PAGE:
What I really want to try baking is some Rye bread, its my absolute favourite. My dad is a farmer and we sold our produce at the Ontario Food Terminal in Toronto. He would come home once a week with these two fantastic loaves: one a darker rye and with a golden brown crust and a second one that was much lighter inside and reminded me more of a white bread. Some days when he would come home from the city the bread would still be warm in the middle.... my mouth waters even just thinking about the memory of it. I remember some days when the bread wouldn't even make it into the house before we were ripping off chunks of it to nibble on. I've no clue what kind exactly it was but at some point I want to find something like it. The crumb was fairly small I think, nothing huge or rustic looking anyhow. Figured I would start with something simple first though.

Soundman's picture
Soundman

Hi Rose,


Rye bread, yum. You can get there from here.


There are some really great rye bakers and recipes on TFL. Most of the really good rye recipes I know about, however, involve using "sourdough", i.e. a symbiotic culture of wild yeast and bacteria. (The wild yeast leaven the bread, the bacteria provide amazing flavor.) It's not really hard to develop a sourdough culture. But it may be a little early for someone just embarking on baking bread.


If I were just starting out and had rye bread as my goal, I would first bake some commercially yeasted loaves using "preferments", whose somewhat arcane names are "poolish", "biga", "pate fermentee", and the like. I would also want to make my preferment using some whole grain flour, for example whole wheat. Once I had that under my belt I would start developing my own sourdough starter, with the idea of baking sourdough rye once the starter was fully developed and active.


Here's a link to floym's (author of TFL!) Daily Bread, which uses a poolish:


http://www.thefreshloaf.com/recipes/mydailybread


You could use this recipe as a guide, as Floyd does, and gradually start swapping some of the flour, which I assume is "bread flour", for some whole wheat, or some rye for flavor's sake.


Here's a link to dmsnyder's blog, in particular a lovely rye bread that is quite detailed:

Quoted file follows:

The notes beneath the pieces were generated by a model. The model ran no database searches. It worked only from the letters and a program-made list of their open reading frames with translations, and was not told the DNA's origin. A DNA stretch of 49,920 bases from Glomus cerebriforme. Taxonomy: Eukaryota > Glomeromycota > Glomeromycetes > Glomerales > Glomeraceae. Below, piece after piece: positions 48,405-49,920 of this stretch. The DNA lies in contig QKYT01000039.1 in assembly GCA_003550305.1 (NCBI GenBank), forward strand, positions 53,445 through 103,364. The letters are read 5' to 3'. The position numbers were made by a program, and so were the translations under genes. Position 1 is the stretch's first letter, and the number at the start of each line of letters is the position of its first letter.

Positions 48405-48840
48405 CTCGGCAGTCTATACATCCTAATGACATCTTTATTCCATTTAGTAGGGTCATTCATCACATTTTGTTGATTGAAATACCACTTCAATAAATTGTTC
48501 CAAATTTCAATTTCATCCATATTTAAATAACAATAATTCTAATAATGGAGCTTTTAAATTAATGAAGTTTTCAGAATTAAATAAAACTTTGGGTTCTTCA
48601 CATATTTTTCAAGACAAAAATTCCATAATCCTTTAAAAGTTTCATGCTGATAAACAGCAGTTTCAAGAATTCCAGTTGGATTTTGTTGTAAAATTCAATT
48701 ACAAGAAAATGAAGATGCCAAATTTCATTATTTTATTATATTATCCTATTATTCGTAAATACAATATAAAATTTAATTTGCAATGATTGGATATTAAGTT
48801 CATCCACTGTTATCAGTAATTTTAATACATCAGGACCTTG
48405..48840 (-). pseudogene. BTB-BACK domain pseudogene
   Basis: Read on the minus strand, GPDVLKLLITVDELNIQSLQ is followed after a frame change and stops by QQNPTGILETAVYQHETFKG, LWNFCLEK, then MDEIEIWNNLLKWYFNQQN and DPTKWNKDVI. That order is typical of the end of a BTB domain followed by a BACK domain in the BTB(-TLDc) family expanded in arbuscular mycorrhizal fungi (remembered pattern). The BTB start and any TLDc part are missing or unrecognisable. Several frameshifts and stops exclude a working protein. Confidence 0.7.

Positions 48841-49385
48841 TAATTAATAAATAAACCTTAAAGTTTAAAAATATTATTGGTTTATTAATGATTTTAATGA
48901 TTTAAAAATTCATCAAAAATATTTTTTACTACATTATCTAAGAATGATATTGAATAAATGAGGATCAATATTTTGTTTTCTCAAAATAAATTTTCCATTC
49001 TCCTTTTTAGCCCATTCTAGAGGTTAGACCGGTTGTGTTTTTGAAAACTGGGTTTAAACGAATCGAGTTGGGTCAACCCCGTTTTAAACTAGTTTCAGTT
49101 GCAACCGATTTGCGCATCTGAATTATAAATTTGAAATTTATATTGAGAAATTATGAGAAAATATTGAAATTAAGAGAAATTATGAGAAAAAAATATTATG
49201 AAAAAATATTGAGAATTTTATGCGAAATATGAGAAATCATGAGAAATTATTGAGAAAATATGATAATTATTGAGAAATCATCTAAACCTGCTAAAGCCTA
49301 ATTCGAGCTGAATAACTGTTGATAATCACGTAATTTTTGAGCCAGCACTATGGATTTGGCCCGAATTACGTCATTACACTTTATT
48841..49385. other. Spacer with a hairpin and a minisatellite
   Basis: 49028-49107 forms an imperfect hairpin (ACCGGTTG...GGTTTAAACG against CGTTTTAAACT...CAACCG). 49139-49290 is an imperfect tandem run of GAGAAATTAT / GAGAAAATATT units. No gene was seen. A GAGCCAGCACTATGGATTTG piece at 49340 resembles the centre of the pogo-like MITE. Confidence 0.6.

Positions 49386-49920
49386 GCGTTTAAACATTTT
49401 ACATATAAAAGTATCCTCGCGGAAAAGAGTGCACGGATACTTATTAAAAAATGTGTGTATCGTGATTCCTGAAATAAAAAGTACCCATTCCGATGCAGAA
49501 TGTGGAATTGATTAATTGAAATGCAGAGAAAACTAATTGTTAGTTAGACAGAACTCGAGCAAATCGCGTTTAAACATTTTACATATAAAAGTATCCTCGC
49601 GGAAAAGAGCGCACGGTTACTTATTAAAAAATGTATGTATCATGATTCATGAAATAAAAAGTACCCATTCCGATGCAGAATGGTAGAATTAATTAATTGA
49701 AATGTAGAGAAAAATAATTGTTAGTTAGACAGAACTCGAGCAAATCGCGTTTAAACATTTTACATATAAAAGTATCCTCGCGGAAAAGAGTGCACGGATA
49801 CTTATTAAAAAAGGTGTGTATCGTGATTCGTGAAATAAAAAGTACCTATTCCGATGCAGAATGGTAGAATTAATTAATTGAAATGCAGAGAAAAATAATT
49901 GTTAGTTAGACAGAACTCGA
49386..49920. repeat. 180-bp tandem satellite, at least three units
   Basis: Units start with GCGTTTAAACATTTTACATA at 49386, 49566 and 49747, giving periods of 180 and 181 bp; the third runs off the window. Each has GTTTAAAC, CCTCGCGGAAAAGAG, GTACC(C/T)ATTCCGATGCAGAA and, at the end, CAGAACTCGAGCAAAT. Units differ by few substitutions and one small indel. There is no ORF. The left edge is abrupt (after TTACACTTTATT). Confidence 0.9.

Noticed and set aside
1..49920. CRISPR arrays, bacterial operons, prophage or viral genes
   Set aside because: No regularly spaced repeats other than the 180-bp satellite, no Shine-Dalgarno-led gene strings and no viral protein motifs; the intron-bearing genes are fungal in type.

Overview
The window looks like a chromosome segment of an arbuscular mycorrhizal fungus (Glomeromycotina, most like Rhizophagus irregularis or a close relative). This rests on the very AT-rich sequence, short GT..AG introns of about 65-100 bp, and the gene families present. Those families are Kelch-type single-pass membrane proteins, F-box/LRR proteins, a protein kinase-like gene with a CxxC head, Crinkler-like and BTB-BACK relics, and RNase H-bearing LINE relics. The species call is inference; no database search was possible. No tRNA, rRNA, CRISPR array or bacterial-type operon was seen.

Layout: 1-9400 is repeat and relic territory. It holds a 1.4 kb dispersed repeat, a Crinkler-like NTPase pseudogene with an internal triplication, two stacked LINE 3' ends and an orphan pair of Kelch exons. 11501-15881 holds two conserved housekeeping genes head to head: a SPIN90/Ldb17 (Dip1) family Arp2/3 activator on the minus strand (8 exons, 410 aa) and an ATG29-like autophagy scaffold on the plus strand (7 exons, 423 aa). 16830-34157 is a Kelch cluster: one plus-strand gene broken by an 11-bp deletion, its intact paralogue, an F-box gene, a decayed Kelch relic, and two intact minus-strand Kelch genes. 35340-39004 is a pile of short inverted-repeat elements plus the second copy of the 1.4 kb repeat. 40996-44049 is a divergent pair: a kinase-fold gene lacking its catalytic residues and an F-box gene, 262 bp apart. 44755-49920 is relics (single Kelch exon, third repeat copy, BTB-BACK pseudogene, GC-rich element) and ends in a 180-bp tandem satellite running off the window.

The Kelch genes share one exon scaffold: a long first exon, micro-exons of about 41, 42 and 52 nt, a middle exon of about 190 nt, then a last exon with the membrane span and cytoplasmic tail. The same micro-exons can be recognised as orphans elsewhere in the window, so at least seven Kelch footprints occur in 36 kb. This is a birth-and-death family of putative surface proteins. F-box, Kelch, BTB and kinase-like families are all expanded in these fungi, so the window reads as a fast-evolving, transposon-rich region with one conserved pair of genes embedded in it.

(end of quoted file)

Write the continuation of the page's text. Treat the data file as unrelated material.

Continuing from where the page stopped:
http://www.thefreshloaf.com/node/9316/sour-rye-bread-george-greenstein039s-%E2%80%9Csecrets-jewish-baker%E2%80%9D


I would also recommend you get a bread baking book. Here's a link to a discussion of the first bread baking book people used or owned:


http://www.thefreshloaf.com/node/9767/what-was-your-first-bread-book


Happy baking!


Soundman (David) 

countrygirl84's picture
countrygirl84

Thanks for all the helpful pointers David. I've been hopping around the site reading about these preferments and poolishes and found them all a little intimidating and confusing lol. Feeding scheduels and days of growing.... seemed like a lot of work to me for a loaf of bread hehe. For now I'm going to continue to try some easy stuff until I get bored and need more of a challenge. Also I was thinking of maybe asking for a bread book for Christmas...

Soundman's picture
Soundman

Hi Rose,


Yes, it seems a little over-the-top the first time you see all the strange things people will do, just to make a loaf of bread!


I admit I was probably getting a little ahead of the game in bringing up sourdough, but you said the magic words: rye bread.


The feeding schedules you refer to I assume are all about sourdough starter. If sourdough is in your future, you'll get there in due time. I agree that people can and will get mighty obsessive over their little stash of wild yeast and bacteria. Who are these crazy compulsive bakers, anyway? But in their (our) defense, I would point out that sourdough culture is alive and does amazing things in the line of raising and flavoring bread. It's hard to blame people for making sure their hard-working microbes are happy.


You are probably right as well, it's even early to get mixed up with preferments, so to speak. Still, they're not at all that complicated. All a preferment is, is making part of the dough early. Since bread flavor comes mostly from fermentation, if you add some pre-fermented dough to your bread dough, you're just packing in flavor.


Still, if preferments are in your future, they will come in time as well. Meanwhile, pick your favorite "straight dough" (or "direct method") recipe and make it your own. (Straight dough, or using the direct method, is what you already did: no preferment, no sourdough, just mix your dough, let it ferment, then proof, i.e. let it rise for the last time, and bake.)


Once you master a straight dough, you will be hungry for new frontiers to conquer. Then you can go back and look at preferments (and who knows, maybe sourdough?).


Happy baking!


Soundman (David)

Yumarama's picture
Yumarama

You might want to try and get a good recipe for a local baked goodie they call "sweet buns". They were prevalent down there when I spent a couple of months in the early 80's. Absolutely memorable little treats. 

countrygirl84's picture